I actually can foresee additional attacks on free speech from an increasingly desparate government and I think that the attacks on free speech will come before attacks on gold. Also, bear in mind that attacks on "free speech" are often not direct assaults on the first Amendment. Today, they take the form of bogus government statistics, an entertainment focused media, and a near-fascist cooperation between the government and certain private sectors (defense contractors, the media, etc.).

In short, I think that good information and understanding is potentially more "dangerous" to the government than gold itself. My hunch is that we will see larger and larger distortions of reality before we see a direct attack on gold. Our government is less honest than it was in the '30s, but it is also smarter. It rarely attacks head on anymore but rather uses more subversive strategies to achieve its goals.

Excellent post Mike.

This emphasizes for me the importance of making Chris' message as widely communicated/understood as soon as possible.  It isn't necessary for everyone to understand the message - what is necessary is a broad grassroots movement that can lead others in the steps of the Framework for Action.  We must work together but there is more obligation on those of us that have had the benefit of earlier awareness of the issues and more time to take action.

Are we taking action?

All the best,

James

James Wandler's picture
James Wandler
Status: Martenson Brigade Member (Offline)
Joined: Aug 11 2008
Posts: 219
Re: Gold confiscation
UVAkid wrote:

 

I think people will find the greatest prosperity in smaller, more localized communities. As much as the politicians pander about "global solutions" we have to realize that many countries (most prominently the USA) are put at a greater risk precisely because of their dependence on other countries...

The hard and fast truth of it is that while we perhaps need the entire globe to deal with these issues at the same time, the best solutions are likely to emerge at the local level... Food might play into this somewhat, but importing oil to grow crops here just to export them or convert them to ethanol to burn again strikes me as terribly wasteful.

The politicians seem to see no end in sight to the increasing linkages caused by globalization. But I remain a skeptic. I believe the global economy will gradually unwind to a large extent as we become more and more focused on basic needs and less and less focused on consumerism. These changes will be imposed by fundamental limitations, not simply by an act of policy.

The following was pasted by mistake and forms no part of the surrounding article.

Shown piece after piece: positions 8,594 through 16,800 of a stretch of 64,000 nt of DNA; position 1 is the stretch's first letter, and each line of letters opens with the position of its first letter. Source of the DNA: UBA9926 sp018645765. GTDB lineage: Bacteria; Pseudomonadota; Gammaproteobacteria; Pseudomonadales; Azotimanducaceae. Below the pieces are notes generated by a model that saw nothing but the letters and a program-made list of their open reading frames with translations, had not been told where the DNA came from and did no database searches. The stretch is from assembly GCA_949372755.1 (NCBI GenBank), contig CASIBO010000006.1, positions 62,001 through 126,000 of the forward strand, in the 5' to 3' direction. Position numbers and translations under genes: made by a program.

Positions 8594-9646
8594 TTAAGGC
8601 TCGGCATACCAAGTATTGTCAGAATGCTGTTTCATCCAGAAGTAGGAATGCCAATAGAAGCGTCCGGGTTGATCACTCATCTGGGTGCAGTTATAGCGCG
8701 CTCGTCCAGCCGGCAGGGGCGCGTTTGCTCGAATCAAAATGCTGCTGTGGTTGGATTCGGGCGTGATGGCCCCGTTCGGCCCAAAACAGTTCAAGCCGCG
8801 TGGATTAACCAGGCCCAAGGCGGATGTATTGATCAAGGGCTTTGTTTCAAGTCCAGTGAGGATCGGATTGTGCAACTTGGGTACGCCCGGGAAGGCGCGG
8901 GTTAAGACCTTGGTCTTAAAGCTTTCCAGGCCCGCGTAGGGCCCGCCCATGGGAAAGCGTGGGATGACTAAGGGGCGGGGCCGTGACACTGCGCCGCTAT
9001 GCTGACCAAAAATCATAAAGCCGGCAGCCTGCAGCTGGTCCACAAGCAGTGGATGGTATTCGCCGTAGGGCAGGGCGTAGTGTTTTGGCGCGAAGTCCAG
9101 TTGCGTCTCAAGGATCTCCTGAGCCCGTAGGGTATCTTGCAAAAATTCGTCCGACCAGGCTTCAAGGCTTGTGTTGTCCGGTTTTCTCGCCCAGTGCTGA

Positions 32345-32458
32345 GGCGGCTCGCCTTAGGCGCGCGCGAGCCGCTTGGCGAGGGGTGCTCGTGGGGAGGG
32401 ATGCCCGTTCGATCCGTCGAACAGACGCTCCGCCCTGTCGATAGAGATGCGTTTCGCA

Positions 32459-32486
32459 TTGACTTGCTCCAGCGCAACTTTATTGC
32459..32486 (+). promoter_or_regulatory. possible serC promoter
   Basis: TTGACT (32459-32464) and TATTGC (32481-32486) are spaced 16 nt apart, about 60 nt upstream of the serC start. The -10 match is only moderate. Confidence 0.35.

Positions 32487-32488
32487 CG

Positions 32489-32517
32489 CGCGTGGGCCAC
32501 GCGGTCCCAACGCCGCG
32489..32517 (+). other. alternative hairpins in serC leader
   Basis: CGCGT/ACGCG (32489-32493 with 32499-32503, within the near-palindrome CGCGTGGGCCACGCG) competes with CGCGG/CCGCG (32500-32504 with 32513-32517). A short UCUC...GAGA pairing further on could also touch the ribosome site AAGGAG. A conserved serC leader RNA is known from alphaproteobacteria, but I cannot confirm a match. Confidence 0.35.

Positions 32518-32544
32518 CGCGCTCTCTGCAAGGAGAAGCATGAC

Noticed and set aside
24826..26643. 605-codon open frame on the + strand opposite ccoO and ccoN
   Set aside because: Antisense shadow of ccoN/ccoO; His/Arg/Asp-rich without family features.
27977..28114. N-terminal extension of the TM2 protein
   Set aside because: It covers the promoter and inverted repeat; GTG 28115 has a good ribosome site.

Another excellent post Mike.

Have you read Deep Economy:The Wealth of Communities and the Durable Future by Bill McKibben?  The author provides an illustration of the local level solutions.

By the way, we can't continue to farm by growing crops using fossil fuels - we'll run out of soil (estimates I've seen range from 42 to 84 years assuming current mainstream agricultural practices are continued).  This makes me think of Jared Diamond's book Collapse where he wonders what was going through the minds of the Easter Islanders when they cut down the last tree so that they could move their stone monuments...and were left without the means of building new boats for fishing or escaping from the island.  Some of the Easter Islanders did survive but there was terrible violence...

Fortunately we can reverse course and rebuild soil - the Grow Biointensive method claims that using their cold compost method and holistic gardening practices an inch of topsoil can be created in eight years - which would take nature 500 to 2000 years to produce.  This method is very labor intensive so it is a solution in the developing world - the developed world has more resources with fewer people so sustainable farming will be suitable.

Never before have our problems been so great...or our solutions so available.

All the best,

James

Mike Pilat's picture
Mike Pilat
Status: Platinum Member (Offline)
Joined: Sep 8 2008
Posts: 929
Re: Gold confiscation

James, and others: If you haven't already seen the "Power of Community: How Cuba Survived Peak Oil" I highly recommend it. It shows the changes the Cubans were forced to make when the USSR collapsed and they lost the bulk of their oil imports. It is a priceless case study, and can give us many clues as to what we will need to do.

See here 

 Enjoy!